6. Conclusions

Amid growing concern over high rates of mental illness among paramedics, role identity theory provides a useful perspective for conceptualizing the problem. Leveraging an existing definition for paramedic role identity, we identified two new potential dimensions of role identity that appeared to resonate strongly with our participants. We also described ways in which incongruencies between an espoused and “enactable” role identity can create cognitive dissonance among paramedics. In that respect, our findings begin to shed light on why some common chronic stressors within the profession cause the distress that they do. Role identity dissonance, in turn, can result in potentially significant emotional, psychological, or existential distress—effects that can prompt an adaptive recalibration of the role or sense of self, but for some are nevertheless difficult to reconcile. Finally, in reconceptualizing identity-relevant disruptive events to include more nebulous chronic stressors, we offer a modest contribution to the theory.

Author Contributions

Conceptualization, J.M. and M.M.; methodology, J.M., S.H. and S.M.; formal analysis, J.M. and S.H.; investigation, J.M., S.H. and S.M.; writing—original draft preparation, J.M.; writing—review and editing, E.A.D., S.H., S.M. and M.M., supervision—E.A.D., S.H. and M.M.; project administration, M.M.; funding acquisition, J.M., E.A.D. and M.M. All authors have read and agreed to the published version of the manuscript.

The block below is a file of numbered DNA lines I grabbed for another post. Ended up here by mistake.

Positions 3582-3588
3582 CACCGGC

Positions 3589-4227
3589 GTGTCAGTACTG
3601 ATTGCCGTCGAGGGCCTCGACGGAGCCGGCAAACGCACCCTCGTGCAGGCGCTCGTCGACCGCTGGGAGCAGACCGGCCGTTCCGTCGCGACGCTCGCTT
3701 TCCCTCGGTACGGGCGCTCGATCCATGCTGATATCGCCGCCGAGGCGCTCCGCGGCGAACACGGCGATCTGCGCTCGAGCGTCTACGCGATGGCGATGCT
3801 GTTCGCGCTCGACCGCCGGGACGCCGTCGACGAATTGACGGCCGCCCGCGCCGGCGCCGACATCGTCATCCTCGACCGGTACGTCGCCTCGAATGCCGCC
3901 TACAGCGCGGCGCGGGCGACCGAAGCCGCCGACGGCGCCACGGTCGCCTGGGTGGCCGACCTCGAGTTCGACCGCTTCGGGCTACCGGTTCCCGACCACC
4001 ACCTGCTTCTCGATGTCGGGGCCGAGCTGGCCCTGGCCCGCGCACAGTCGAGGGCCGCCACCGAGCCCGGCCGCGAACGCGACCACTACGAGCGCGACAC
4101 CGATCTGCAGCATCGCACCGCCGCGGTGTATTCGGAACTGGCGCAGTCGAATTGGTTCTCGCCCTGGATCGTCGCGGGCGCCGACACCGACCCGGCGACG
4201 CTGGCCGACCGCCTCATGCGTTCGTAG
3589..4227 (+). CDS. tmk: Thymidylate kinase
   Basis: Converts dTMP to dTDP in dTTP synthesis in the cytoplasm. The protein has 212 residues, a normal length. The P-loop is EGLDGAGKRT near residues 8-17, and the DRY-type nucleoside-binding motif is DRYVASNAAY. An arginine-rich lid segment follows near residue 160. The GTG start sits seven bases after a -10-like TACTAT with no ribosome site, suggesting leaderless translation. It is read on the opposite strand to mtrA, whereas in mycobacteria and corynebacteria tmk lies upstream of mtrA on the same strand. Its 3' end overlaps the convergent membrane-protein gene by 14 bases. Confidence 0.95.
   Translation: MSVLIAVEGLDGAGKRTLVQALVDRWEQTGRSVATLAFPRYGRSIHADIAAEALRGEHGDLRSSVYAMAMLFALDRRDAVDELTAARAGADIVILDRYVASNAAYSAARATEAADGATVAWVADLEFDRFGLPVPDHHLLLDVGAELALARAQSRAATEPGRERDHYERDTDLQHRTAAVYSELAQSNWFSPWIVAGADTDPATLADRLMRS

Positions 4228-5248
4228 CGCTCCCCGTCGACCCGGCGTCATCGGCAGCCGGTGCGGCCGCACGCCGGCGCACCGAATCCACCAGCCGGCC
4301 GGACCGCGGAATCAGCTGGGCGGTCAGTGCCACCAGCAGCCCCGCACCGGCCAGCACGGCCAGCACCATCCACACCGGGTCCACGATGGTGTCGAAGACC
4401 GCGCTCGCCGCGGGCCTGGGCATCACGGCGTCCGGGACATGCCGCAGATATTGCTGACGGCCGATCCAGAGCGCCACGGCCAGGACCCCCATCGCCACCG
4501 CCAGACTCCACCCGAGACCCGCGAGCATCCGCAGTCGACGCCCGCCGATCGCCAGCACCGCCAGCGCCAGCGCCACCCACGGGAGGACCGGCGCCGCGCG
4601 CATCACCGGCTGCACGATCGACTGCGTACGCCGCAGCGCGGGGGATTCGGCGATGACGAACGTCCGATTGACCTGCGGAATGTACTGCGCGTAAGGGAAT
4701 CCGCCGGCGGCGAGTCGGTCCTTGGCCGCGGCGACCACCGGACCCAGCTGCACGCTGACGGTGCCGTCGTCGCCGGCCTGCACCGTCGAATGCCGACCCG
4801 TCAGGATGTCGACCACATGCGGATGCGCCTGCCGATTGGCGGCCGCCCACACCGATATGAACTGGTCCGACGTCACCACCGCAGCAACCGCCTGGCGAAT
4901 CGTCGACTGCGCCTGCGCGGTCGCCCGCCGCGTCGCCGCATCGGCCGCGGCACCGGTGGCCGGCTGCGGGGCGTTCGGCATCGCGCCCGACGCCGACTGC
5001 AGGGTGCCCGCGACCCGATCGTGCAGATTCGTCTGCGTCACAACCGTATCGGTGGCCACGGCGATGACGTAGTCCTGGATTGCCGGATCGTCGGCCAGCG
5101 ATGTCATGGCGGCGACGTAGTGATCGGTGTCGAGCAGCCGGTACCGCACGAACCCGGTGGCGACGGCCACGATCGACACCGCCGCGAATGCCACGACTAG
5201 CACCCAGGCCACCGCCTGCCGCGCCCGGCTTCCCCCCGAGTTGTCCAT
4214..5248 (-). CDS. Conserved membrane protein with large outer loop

This research was funded by a Canadian Institutes of Health Research (CIHR) catalyst grant (competition number 201809PPS). The article processing charge was covered by this grant.

Institutional Review Board Statement

The study was conducted according to the guidelines of the Declaration of Helsinki and approved by the Hamilton Integrated Research Ethics Board (HiREB Project Number 5599), approved on 16 April 2019.

Informed Consent Statement

Informed consent was obtained from all subjects involved in this study.

Data Availability Statement

The data presented in this study are available upon request from the corresponding author. The data are not publicly available due to privacy restrictions and data security procedures stipulated in the Research Ethics Board (REB) review of this project.


We wish to express our gratitude and appreciation to Madison Brydges and Renate Kahlke for their feedback in drafting this manuscript, to Walter Tavares for his assistance during the study, and finally to the members of Peel Regional Paramedic Services for the important and often difficult work that they perform in keeping the community safe.

Conflicts of Interest

The authors report no conflict of interest to declare. The Canadian Institutes of Health Research (CIHR) had no role in the design, execution, interpretation, or writing of the study.


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Figure 1. Process diagram illustrating the development and possible resolution paths of role identity dissonance in the context of paramedic role identity. “I am” refers to the concept of self in relation to an espoused role identity. The role identity, in turn, prescribes a set of beliefs, values, actions, etc. (“Therefore, I”). “Experiences” are events and interactions in enacting the role that have the potential to either reinforce or threaten the stability of the individual’s sense of self in relation to the role that they identify with. Where experiences threaten the stability of the role identity, dissonance can result and may lead to potentially significant distress or prompt a recalibration of the individual’s understanding of their sense of self, the role, or both (with potential paths indicated by dashed lines).